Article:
Under later legislation in 1551-52, it was required that collectors should "gently ask and demand of every man and woman, what they of their charity will be contented to give weekly toward the relief of the poor," and if any who were "able to further this charitable work do obstinately or frowardly refuse" they could be summoned by the bishop, who could "take order for the reformation thereof." Ten years later the bishop was further empowered to bind a person who obstinately refused to give according to his ability, to appear at quarter sessions, where the justices could rate him according to their discretion for poor relief and could, on default, commit him to prison.
The breakdown of the manorial system, the Black Death which had virtually abolished serfdom and had given the bondsman a liberty which often meant a liberty to starve, the end of the Wars of the Roses, which set free a large number of soldiers, the failure of voluntary subscriptions, and the dissolution of the monasteries all contributed to the necessity of putting poor relief on a satisfactory footing; and in the reign of Elizabeth rating was put on a compulsory basis by the Act of 1601. This dealt with the authorities, funds, recipients, and methods, and was the commencement of the Poor Law system.
It contained provisions covering the setting of the rate, the liability for payment of the rate, the assessment for properties in connection with the rate, relief and exemption from rates and the general administrative structure required to deal with valuation, billing, collection and enforcement matters, and the appeal system.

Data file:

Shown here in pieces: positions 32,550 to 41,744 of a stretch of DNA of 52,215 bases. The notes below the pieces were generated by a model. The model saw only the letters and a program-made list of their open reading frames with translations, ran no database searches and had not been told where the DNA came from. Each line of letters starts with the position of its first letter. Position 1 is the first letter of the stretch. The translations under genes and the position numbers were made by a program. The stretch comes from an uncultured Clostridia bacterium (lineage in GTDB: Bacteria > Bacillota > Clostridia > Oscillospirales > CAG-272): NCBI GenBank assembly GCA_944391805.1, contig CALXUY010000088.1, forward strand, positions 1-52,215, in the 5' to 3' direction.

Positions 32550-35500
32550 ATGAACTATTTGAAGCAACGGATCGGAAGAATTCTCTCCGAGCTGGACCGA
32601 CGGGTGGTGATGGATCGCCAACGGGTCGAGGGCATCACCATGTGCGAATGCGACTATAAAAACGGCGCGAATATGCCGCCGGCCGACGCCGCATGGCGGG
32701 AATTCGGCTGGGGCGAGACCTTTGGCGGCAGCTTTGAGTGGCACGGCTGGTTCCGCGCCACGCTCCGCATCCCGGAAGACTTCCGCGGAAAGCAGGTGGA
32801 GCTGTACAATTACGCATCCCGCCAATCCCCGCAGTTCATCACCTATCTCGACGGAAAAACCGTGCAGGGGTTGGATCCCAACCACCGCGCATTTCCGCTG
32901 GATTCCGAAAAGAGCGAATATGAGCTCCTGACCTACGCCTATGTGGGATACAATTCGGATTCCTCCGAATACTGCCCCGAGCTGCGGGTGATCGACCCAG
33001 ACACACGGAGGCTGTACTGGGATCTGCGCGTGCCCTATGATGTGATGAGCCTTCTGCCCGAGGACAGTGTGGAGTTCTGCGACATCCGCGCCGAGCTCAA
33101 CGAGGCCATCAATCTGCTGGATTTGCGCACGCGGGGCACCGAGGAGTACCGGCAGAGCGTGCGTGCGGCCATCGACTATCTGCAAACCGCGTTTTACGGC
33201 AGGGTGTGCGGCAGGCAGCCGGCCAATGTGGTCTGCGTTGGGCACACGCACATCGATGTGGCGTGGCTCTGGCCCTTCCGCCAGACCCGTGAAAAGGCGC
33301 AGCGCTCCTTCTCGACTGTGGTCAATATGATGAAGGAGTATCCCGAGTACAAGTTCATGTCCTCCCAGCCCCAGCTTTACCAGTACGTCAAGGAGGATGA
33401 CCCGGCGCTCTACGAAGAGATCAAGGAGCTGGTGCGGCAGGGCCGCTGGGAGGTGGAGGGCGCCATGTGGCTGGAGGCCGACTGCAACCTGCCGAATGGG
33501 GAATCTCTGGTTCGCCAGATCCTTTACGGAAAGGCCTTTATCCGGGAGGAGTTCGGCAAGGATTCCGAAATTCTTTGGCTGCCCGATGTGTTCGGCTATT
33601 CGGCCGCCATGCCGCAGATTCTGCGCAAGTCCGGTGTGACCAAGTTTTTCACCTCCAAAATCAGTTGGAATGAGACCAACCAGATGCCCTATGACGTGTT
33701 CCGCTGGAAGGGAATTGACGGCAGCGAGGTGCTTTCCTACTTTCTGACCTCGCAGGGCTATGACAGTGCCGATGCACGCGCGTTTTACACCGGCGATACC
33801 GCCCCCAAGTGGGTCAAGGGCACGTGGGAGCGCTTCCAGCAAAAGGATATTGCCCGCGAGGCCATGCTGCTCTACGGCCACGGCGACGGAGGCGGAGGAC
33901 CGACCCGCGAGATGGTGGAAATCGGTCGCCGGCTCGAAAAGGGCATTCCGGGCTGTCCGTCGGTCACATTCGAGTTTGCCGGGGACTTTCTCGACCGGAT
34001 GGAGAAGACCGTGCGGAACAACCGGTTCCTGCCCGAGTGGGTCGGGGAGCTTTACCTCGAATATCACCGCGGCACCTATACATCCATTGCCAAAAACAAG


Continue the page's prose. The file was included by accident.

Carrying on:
Non-domestic rates were essentially a continuation of the old rating system but, as the name implies, it was limited to non-domestic properties. The assessments of these properties, which had not been amended since 1973, were updated by a revaluation of all non-domestic properties in 1990 to provide new rating lists. Although the tax was collected by local government, the tax rate was set by central government and was called the National Non-domestic Rate (NNDR) or multiplier.
Provision was made for annual review of the tax rate (NNDR) by central government and for regular (5 yearly) revaluations of non-domestic properties.
The council tax is a local tax set by local government to help pay for local services. There is one bill per dwelling, whether it is a house, bungalow, flat, maisonette, mobile home or house boat, and whether it is owned or rented.
The bill is based upon the relative value of the property to others in the local area. The tax is payable by the owner/occupier or the tenant or, if the property is empty, by the owner of the dwelling.
The council tax is set by the local council and the amount at which it is set will depend on how much it and other public bodies in the area spend and how much they get from elsewhere. The amount payable also depends upon the valuation band in which the dwelling is placed.
There are a variety of discounts, reliefs and exemptions available to council taxpayers depending on a variety of circumstances and there is also financial assistance for people on low incomes.
Council taxpayers were able to appeal between 1 April 1993 and 30 November 1993 against the banding of the properties they occupied. After 30 November 1993 the rights of appeal are limited.